Tell me a little about yourself. How did you get your start as a Makeup Artist? Did you have any formal training or are you a self taught makeup artist?

I had a concoction of formal training that contributes to my work. I’ve completed a 1600 hour cosmetology course which is primarily hairstyling, but also included makeup and manicure training. I’ve had numerous art courses like drawing, graphic arts and watercolor painting. I’ve also attended a number of makeup industry seminars taught by the industry’s leading artists and brands. I began by assisting professional makeup artists on their shoots. After that I reached out to local photographers offering to work with them in trade for images that we could both use in our portfolios. Most of these photographers have become good friends and clients and much of my work comes from them or networking with other team members on these shoots.

Photography Bruce Smith
Wardrobe Styling Linda Lu aka Linda Varol
Hair Ashley Lynn Hall
Makeup Sharon Hawkey
Model Nadege with Michelle Pommier Agency

Did you always want to be a makeup artist or did stumble into it? Did you begin working with a major cosmetic company? When did your freelance makeup career begin?I had the adventure of coming of age in the 1980’s, a time when conservative makeup looks were out the door and anything and everything was fair game. Every day was an experiment in line, color, value and proportion. I fell in love with makeup and its ability to transform the features of a face. So I attended cosmetology school in pursuit of a career in makeup. At the time there were no schools just for makeup and if one wanted to work in the field one needed a cosmetology license.

After graduating cosmetology I worked in NY as a hairstylist but found little opportunity to work with makeup. I decided to see if I could find some side work modeling in NYC. I choose to leave hairstyling for an opportunity to be a fulltime showroom model at a fashion house in NYC and wound up being there for the next 3 years. After this experience I’d gained a great deal of information about the fashion industry and was representing fashion lines at the major seasonal markets around the US working as a model and sales team member selling couture designs. These cumulative experiences in the fashion industry have all played a role in my building the business that I have now as a Makeup Artist.

Photography by Cesar Cuevas
Bald Cap and makeup on model right Sharon Hawkey
Bald Cap and makeup on model left Leigh Benson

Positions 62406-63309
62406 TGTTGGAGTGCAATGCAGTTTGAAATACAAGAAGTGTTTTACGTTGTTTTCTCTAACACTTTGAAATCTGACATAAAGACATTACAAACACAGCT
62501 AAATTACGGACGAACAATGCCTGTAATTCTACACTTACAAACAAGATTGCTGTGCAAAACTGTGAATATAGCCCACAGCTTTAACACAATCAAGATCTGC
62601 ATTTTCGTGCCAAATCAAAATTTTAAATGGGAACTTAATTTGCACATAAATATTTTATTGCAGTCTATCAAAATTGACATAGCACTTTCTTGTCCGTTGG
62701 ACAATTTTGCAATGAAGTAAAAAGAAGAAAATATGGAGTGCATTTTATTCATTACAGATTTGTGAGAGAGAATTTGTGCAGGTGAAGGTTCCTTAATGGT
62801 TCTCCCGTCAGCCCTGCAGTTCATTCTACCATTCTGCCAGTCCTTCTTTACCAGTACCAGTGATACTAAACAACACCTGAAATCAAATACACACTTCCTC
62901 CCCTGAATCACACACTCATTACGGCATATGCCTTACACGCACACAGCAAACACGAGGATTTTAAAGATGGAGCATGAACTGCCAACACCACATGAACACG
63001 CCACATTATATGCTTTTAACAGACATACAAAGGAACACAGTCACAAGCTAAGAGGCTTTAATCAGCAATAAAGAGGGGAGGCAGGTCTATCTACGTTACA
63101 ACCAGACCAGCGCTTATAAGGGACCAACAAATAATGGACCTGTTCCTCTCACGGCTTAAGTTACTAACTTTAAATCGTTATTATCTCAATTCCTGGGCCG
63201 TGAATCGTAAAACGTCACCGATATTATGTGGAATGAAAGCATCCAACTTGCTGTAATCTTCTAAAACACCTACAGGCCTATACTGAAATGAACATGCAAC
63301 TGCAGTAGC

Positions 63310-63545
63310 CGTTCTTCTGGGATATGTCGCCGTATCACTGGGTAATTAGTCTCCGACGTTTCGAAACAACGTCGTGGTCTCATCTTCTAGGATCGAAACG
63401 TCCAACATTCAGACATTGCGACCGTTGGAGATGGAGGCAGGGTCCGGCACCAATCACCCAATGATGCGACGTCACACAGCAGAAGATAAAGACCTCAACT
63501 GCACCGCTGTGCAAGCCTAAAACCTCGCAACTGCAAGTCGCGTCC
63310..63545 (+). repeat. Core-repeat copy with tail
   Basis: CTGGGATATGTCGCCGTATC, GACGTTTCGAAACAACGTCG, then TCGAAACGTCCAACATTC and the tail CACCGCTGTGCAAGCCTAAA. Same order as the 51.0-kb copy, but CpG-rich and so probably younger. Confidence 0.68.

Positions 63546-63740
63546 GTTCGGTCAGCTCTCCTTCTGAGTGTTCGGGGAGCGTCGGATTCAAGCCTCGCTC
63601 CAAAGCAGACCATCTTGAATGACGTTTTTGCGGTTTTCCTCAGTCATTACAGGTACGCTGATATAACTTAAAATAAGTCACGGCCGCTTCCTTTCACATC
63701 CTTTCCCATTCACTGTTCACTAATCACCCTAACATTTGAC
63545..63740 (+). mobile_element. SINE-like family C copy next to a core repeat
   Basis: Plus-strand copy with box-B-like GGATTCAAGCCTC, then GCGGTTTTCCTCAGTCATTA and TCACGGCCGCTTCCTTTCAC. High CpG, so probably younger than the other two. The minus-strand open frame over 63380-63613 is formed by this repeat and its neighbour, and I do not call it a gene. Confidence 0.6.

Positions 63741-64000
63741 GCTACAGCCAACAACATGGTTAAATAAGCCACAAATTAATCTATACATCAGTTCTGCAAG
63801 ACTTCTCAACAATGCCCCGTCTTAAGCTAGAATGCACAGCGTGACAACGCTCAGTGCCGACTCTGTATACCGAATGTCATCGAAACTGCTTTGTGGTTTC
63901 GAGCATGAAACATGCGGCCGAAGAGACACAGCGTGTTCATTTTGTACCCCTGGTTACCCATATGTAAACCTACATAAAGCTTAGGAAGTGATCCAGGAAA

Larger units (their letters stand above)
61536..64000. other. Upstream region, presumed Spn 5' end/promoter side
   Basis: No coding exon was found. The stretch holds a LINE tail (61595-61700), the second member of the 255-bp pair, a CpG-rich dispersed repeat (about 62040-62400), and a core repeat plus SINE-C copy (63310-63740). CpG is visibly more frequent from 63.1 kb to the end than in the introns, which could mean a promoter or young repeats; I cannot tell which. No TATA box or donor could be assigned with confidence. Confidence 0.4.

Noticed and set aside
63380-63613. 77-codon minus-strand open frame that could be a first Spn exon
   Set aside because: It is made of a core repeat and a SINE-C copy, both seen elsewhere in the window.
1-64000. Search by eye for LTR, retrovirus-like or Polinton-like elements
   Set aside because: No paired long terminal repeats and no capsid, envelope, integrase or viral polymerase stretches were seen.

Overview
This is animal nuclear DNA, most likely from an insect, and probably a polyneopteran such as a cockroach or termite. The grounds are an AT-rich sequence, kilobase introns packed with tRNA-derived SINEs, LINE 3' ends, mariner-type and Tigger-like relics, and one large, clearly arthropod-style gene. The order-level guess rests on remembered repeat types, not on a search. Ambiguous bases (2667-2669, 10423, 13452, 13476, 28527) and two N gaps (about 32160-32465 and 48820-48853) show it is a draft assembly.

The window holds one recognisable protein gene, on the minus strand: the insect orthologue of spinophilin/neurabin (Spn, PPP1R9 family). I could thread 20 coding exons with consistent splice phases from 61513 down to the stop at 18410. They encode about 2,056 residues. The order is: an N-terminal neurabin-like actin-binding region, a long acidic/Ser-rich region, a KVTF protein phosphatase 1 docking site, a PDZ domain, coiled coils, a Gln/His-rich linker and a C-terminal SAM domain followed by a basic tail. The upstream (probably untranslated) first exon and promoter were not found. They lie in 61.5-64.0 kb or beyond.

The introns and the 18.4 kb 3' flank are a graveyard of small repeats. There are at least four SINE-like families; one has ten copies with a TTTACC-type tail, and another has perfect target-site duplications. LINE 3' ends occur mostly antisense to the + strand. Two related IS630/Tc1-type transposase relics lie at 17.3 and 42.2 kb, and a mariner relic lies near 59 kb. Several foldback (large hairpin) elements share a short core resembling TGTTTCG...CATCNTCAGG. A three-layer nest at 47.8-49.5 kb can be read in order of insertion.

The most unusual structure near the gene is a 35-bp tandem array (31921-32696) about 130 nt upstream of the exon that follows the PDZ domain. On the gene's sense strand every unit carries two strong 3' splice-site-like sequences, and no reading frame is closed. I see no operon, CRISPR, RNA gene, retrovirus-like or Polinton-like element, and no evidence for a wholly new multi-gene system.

Model left Jill Evyn, Otto Models Los Angeles
Model Right Jessica Cook , Elite Miami

What are your favorite and most exiting aspects about your work?

Every new face is exciting, every transformation created with makeup thrills me. I love to plan a look, execute it and photograph the results. While makeup is temporary the photographs last forever and it’s very pleasing to come away from a long day of creative work knowing  it’s not “art for art’s sake” but instead there’s a photograph that will last forever.

When it comes to lines what would I find in your makeup kit? MAC, Makeup Forever, Cinema Secrets, RCMA, Nars, Laura Mercier, Smashbox, Ben Nye, Graftobian, Lorac and the list goes on and on

What areas of media do you frequently work in?

Primarily, I work in print photography, but I have done video and film as well.
What are your dream goals, who would you like to work with?

Dream goals hmm…it would be nice to have my work become internationally known so that I might be invited to work in some far away and exotic locals. I love world flavor, experiencing different cultures and translating those impressions to my work. As far as artists who have influenced me the late Kevyn Aucoin is someone I study and I also follow Pat McGraths work.

What do you think about the trend of airbrush makeup? What are the pro and cons in your opinion?

I think airbrush makeup does a tremendous job at creating a long lasting, yet light looking coverage for the skin. I personally am not a fan of doing the eyes, lips and cheeks with it though as for me it’s just not as intuitive as traditional makeup. It’s all a matter of the tools you’re used to and most comfortable with. I have seen airbrush artists who do wonderful eye treatments but I personally find it more difficult to work this way. The airbrush is excellent for some looks while others maybe better created with traditional medium. For me it depends on how tight the working space is, and how detailed the desired look is.

Pros- Can give very natural looking and long lasting coverage.

Cons- Can be cumbersome and equipment can fail.

What advice would you give new photographers when it comes to working with a makeup artist? Explain clearly what the shoots objectives are, who the client is and what they expect their finished images to look like. Communicate with visual aids to suggest the style/direction of what you are trying to achieve. Thumbnail sketches of key shots can be helpful for overall planning, and sharing found images that give inspiration to your own ideas is a great way to communicate with a makeup artist.

Photography by Star Foreman
Hair Kristin Cicala
Makeup Sharon Hawkey
Model Alexis Merizalde, Elite Los Angeles

What is the most exciting or challenging opportunity you have had as a freelance artist?Challenging was filming a music video in a windstorm, the wind was so fierce that the talent would begin to cry the moment they stepped off the trailer into the windy environment. Their eyes streamed tears the entire time we were filming and it was impossible to keep the makeup unaffected. I never found a solution for the problem, I just did the best I could to dab their eyes and makeup dry between takes. Too bad it wasn’t a sad song, then it might have worked. Solution for filming in a windstorm….check your local weather forecast.
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